ancho

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See also: anchó

English[edit]

An ancho

Etymology[edit]

From Spanish (chile) ancho (literally wide chile).

Pronunciation[edit]

  • IPA(key): /ˈɑːnt͡ʃəʊ/
  • (file)
  • Hyphenation: an‧cho

Noun[edit]

ancho (plural anchos)

  1. A broad, flat, dried poblano pepper, often ground into a powder.
    • 2009, January 30, Fire-roasted hot chili[1]:
      Add stock, tomato sauce, beans, roasted red pepper, garlic, paprika, ancho powder, ground chipotles and habaneros, cocoa powder, salt and pepper.

See also[edit]

Anagrams[edit]


Asturian[edit]

Adjective[edit]

ancho

  1. neuter of anchu

Old High German[edit]

Alternative forms[edit]

Etymology[edit]

From Proto-West Germanic *ankwō.

Noun[edit]

ancho m

  1. butter

Descendants[edit]

  • Middle High German: anke
    • Alemannic German: Anke

Old Portuguese[edit]

Etymology[edit]

From Latin amplus.

Pronunciation[edit]

Adjective[edit]

ancho m

  1. broad, wide, ample

Descendants[edit]


Portuguese[edit]

Etymology[edit]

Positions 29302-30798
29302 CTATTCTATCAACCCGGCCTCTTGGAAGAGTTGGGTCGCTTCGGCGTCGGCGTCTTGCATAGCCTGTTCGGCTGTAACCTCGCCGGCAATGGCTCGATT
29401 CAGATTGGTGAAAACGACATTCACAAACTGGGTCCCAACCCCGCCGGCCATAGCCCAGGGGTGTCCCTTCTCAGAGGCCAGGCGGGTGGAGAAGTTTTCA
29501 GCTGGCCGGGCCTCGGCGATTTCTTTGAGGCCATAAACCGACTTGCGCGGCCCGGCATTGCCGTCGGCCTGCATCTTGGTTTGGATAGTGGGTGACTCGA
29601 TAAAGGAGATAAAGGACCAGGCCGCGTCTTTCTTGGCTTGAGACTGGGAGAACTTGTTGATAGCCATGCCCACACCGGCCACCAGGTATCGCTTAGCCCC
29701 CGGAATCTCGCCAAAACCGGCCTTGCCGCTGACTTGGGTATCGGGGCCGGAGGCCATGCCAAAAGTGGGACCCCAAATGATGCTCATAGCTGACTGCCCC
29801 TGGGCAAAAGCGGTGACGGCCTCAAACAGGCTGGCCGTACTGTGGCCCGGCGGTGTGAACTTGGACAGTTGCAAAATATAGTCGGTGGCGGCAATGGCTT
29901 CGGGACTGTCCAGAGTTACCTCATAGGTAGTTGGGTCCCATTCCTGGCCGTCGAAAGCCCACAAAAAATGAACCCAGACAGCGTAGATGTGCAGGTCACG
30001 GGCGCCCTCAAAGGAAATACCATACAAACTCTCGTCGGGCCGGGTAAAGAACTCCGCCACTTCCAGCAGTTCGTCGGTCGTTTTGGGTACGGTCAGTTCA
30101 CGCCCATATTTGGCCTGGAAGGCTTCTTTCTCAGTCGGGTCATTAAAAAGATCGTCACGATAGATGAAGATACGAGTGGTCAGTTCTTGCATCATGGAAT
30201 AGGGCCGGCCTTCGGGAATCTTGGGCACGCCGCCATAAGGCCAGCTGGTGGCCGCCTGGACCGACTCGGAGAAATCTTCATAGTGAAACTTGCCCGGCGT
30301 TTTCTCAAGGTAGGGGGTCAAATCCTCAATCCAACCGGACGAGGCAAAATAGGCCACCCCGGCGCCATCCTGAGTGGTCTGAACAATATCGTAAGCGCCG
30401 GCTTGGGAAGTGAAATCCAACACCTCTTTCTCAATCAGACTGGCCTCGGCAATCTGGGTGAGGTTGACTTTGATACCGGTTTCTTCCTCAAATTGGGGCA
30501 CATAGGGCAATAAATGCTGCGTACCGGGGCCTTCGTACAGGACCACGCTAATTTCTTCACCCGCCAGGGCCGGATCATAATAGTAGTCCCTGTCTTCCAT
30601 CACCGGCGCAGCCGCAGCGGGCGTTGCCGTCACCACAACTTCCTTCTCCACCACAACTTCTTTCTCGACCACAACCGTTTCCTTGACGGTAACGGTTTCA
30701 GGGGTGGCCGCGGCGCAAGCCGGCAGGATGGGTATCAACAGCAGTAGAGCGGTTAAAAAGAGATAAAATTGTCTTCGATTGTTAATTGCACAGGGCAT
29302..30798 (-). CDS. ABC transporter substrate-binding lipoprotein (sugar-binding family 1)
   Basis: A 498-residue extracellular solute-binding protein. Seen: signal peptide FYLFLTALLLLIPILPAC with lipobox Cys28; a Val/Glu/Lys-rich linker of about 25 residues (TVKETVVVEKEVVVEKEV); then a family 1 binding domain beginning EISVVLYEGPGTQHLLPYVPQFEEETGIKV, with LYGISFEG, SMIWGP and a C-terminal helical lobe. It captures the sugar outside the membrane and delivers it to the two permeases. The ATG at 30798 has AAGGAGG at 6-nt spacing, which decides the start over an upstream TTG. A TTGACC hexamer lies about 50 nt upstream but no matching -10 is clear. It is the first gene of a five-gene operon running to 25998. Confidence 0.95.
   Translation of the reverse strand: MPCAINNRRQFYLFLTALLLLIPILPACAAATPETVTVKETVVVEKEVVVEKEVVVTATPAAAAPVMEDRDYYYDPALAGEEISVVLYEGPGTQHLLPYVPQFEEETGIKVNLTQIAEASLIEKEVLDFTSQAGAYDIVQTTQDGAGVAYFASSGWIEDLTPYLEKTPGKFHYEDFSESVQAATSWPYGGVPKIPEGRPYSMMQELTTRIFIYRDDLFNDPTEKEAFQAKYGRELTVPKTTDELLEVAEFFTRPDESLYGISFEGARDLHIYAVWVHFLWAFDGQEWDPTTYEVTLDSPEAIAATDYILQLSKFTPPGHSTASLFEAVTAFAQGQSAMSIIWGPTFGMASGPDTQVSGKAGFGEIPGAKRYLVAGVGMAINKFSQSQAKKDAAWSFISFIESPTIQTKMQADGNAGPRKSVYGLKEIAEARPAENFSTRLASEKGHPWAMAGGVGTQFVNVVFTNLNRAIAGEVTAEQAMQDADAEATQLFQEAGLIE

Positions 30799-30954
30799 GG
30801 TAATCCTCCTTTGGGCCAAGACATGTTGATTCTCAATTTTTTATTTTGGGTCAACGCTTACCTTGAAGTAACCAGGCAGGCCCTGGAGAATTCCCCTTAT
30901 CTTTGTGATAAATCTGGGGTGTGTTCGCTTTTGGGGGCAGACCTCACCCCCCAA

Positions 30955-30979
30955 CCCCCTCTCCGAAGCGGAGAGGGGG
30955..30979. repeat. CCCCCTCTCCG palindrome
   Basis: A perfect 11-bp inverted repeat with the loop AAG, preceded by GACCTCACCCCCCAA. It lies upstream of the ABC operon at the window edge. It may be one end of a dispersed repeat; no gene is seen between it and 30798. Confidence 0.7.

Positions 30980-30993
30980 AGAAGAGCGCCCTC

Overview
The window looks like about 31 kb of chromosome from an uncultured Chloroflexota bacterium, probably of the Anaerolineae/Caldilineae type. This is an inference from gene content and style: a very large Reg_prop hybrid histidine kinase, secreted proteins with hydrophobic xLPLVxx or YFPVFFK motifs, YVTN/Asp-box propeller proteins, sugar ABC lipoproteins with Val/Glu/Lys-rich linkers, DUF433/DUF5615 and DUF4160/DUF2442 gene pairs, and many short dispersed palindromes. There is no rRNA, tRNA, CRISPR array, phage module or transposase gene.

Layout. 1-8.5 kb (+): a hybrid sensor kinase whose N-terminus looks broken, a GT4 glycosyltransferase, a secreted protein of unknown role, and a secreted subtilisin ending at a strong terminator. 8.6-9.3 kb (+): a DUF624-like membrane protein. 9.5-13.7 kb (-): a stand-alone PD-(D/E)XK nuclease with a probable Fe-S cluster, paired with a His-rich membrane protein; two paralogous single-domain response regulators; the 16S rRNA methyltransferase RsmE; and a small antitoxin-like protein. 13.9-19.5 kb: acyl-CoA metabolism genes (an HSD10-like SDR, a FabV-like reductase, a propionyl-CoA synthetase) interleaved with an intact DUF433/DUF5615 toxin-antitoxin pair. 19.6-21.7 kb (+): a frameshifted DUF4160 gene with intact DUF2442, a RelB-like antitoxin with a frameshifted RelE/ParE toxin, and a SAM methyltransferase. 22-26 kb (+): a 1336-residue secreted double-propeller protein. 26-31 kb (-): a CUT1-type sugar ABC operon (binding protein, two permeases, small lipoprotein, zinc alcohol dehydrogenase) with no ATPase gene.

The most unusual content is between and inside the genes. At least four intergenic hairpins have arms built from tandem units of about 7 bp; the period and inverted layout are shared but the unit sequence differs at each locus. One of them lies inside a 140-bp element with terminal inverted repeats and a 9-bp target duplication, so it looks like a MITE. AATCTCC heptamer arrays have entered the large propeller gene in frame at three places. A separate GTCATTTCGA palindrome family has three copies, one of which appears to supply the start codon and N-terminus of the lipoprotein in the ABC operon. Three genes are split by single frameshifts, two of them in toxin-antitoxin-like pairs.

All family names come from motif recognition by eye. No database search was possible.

From Old Portuguese ancho, from Latin amplus. Cognate with Galician ancho and Spanish ancho. Doublet of amplo.

Pronunciation[edit]

  • IPA(key): /ˈɐ̃.ʃu/, [ˈɐ̃.ʃu]

  • Hyphenation: an‧cho

Adjective[edit]

ancho (feminine ancha, masculine plural anchos, feminine plural anchas)

  1. broad, wide
    Synonym: largo
  2. conceited

Spanish[edit]

Pronunciation[edit]

  • IPA(key): /ˈant͡ʃo/, [ˈãnʲ.t͡ʃo]
  • Hyphenation: an‧cho

Etymology 1[edit]

From Latin amplus.

Adjective[edit]

ancho (feminine ancha, masculine plural anchos, feminine plural anchas)

  1. wide; broad
    Antonym: estrecho
  2. proud
    Synonym: orgulloso
Derived terms[edit]
Descendants[edit]

Noun[edit]

ancho m (plural anchos)

  1. width, breadth
    Synonym: anchura
Derived terms[edit]
Related terms[edit]

Etymology 2[edit]

See the etymology of the corresponding lemma form.

Verb[edit]

ancho

  1. first-person singular present indicative of anchar

Further reading[edit]

Anagrams[edit]